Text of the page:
Having build the Bidirectional Coupler, it is time to check the performance of the coupler. Figure 1 shows the basic functionality of a Bidirectional coupler.
So, to test the coupler and to get an understanding of the limitations of the unit, we need to measure a few things.
I use a RF-signal generator, but a LOW power radio will do the trick as well. We also need two 50Ω termination resistors (Dummy-loads) and a RF-Voltmeter.
First I am going to determine the coupling factor (CF). The coupling factor indicates the amount of power transferred (coupled) from the incident or input port P1 to the coupled port P3.
Connect the RF-Generator to P1 and the RF-Voltmeter to P3 and terminate the remaining ports with 50 Ω terminators. See Figure 2 for the test setup.
Set the RF-Generator to 0dBm output (223.6mV) and read the result of the RF-Voltmeter. For a 30dB CF you would read about 7.1mV on your RF-Voltmeter. To calculate the CF use this formula:
If you have problems working with decibel's (dB's), get the miniDBcalculator from Wilfried, DL5SWB to help you work with these critters.
Another way to check is to use a HIGH POWERED signal from a Transceiver, make sure to use the least amount of power, and make sure that your dummy-loads are capable of dissipating that amount of power without disintegration. The other issue would be the POWER-METER. Can the meter read accurate enough down to Milli-Watts or lower (some can). You would then use the following formula:
NOTE: Make sure your Dummy-loads can handle the power.
Now swap the P1/P3 ports with the P2/P4 ports and make the same measurements again. The measured values should track very closely.
Figure 3 (red = P1/P3 and blue=P2/P4)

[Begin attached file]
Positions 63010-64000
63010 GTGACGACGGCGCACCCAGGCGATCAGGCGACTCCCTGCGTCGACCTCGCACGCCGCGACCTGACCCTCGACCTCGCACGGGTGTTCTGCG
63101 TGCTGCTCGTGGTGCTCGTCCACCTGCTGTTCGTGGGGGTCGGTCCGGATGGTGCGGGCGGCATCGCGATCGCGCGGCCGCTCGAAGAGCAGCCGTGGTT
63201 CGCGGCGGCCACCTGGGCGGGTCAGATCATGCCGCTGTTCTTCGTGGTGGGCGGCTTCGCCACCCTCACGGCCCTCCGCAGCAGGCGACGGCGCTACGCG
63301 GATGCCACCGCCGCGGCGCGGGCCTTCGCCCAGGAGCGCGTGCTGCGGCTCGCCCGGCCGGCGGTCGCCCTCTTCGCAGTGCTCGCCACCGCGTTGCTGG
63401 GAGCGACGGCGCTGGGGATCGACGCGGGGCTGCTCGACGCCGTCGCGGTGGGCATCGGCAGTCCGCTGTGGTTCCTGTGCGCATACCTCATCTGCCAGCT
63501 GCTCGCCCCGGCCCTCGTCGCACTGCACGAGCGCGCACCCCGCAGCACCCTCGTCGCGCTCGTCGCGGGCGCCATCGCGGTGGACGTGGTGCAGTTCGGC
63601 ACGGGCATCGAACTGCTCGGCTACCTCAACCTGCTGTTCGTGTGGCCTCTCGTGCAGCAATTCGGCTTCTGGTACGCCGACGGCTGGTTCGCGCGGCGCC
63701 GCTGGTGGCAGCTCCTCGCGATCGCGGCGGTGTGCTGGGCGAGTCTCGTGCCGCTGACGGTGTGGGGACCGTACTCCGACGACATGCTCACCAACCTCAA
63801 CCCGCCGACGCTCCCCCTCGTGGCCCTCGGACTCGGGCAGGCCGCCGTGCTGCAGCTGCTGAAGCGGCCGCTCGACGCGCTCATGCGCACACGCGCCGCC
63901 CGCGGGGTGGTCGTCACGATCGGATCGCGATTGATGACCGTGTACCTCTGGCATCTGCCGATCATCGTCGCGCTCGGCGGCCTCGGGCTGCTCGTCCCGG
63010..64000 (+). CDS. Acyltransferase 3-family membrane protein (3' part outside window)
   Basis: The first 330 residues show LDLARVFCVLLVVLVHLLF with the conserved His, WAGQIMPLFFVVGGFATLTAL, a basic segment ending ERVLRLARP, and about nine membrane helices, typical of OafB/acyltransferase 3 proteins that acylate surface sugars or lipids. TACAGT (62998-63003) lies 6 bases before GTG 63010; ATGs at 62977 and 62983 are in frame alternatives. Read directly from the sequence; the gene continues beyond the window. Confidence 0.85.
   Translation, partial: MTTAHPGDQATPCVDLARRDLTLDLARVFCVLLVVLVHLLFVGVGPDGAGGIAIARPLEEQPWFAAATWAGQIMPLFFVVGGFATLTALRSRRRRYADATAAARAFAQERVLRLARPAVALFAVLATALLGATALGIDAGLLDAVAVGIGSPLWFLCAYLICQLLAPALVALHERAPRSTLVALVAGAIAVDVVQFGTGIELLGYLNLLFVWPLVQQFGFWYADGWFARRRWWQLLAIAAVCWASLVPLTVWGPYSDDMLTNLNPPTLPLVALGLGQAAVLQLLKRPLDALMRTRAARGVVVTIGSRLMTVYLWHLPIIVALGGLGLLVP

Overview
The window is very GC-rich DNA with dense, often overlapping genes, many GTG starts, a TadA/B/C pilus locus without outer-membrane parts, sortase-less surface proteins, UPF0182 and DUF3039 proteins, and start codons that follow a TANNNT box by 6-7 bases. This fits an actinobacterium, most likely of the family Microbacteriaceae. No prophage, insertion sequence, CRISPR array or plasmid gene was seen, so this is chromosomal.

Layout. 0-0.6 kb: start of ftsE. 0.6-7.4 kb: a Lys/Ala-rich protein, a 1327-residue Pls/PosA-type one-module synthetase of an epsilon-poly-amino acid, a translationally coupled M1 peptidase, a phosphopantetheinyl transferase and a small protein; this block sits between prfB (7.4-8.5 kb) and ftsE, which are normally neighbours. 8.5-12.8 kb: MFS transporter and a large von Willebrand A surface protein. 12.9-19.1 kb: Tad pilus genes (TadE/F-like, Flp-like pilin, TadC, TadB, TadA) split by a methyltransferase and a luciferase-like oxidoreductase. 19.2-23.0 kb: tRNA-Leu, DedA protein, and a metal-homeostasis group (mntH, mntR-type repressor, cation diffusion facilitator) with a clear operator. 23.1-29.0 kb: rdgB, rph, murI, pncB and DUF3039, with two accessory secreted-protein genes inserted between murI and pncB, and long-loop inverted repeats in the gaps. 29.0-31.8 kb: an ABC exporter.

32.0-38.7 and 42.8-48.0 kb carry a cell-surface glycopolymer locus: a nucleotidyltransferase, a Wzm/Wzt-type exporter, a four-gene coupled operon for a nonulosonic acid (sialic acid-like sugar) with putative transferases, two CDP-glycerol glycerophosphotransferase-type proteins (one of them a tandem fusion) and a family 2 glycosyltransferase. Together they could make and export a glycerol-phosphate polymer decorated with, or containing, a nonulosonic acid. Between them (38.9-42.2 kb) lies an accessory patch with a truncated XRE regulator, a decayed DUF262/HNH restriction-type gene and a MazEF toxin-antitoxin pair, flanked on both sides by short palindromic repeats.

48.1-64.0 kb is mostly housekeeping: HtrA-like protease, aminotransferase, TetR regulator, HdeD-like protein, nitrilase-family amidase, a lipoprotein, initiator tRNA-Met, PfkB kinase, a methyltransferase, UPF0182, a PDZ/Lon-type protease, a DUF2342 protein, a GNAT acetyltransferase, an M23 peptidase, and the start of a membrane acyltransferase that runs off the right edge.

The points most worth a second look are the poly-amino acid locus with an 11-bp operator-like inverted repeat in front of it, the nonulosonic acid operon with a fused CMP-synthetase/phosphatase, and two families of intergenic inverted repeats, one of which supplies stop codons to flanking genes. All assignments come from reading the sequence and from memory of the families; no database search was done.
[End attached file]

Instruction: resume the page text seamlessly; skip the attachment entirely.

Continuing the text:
as can be seen at Figure 3, the balance is pretty good.
Another important value of a Directional Coupler is ..., yep directivity. Directivity is the power level difference between P3 and P4. This is a measure of how independent P3 and P4 are. Because it is impossible to build a perfect coupler, there will always be some amount of unplanned coupling between all the signal paths. To measure directivity connect the RF-Generator to P1 and the RF-Voltmeter to P4. Then terminate the remaining ports with 50Ω terminators. See Figure 4 for test setup.
We should now measure a lot lower value then during the previous test. The signal level at P4 will be reduced by the CF.
So if we measure 223.6μV (-60dBm), the directivity is the reflected (isolation) signal (-60dB) minus the coupling factor (-30dB) which equals -30dB (easy to calculate in dB).
Figure 5 shows a sweep of my unit in the directivity test setup.
As can be seen in Photo 2, I have included an additional shield between the two transformers. The shield improved the CF @ the 50-54MHz range and made the unit usable for tests in the 144-148MHz range.
Figure 6 show a sweep of the unit after the shield had been installed.
Here are the specs of my Bidirectional coupler after the installation of the additional shield:
Ah, I hear someone asking about insertion loss. Well, at VHF, UHF or higher frequencies, I certainly would worry about the insertion loss, however at HF, well maybe.
Remember that 30dB is a factor of 1000.
Anyway, the insertion loss is easy to calculate and depends on the coupling factor (CF). The higher the CF the smaller the insertion loss (IL). Here is the formula to calculate the insertion loss.